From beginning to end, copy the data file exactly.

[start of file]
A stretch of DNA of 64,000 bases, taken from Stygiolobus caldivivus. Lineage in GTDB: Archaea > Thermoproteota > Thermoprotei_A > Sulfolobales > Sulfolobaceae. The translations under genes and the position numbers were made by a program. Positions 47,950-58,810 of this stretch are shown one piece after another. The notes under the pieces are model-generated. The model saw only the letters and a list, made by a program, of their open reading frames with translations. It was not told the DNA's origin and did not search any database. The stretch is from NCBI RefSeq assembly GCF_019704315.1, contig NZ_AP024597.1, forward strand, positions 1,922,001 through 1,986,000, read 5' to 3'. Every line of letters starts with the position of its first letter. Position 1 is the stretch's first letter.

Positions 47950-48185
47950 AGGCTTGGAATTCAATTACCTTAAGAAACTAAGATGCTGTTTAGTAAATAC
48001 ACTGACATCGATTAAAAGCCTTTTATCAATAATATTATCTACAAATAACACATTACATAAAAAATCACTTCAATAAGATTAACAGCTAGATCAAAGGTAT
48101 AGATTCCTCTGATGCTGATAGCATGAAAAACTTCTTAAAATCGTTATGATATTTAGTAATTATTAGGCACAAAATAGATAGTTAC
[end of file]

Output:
A stretch of DNA of 64,000 bases, taken from Stygiolobus caldivivus. Lineage in GTDB: Archaea > Thermoproteota > Thermoprotei_A > Sulfolobales > Sulfolobaceae. The translations under genes and the position numbers were made by a program. Positions 47,950-58,810 of this stretch are shown one piece after another. The notes under the pieces are model-generated. The model saw only the letters and a list, made by a program, of their open reading frames with translations. It was not told the DNA's origin and did not search any database. The stretch is from NCBI RefSeq assembly GCF_019704315.1, contig NZ_AP024597.1, forward strand, positions 1,922,001 through 1,986,000, read 5' to 3'. Every line of letters starts with the position of its first letter. Position 1 is the stretch's first letter.

Positions 47950-48185
47950 AGGCTTGGAATTCAATTACCTTAAGAAACTAAGATGCTGTTTAGTAAATAC
48001 ACTGACATCGATTAAAAGCCTTTTATCAATAATATTATCTACAAATAACACATTACATAAAAAATCACTTCAATAAGATTAACAGCTAGATCAAAGGTAT
48101 AGATTCCTCTGATGCTGATAGCATGAAAAACTTCTTAAAATCGTTATGATATTTAGTAATTATTAGGCACAAAATAGATAGTTAC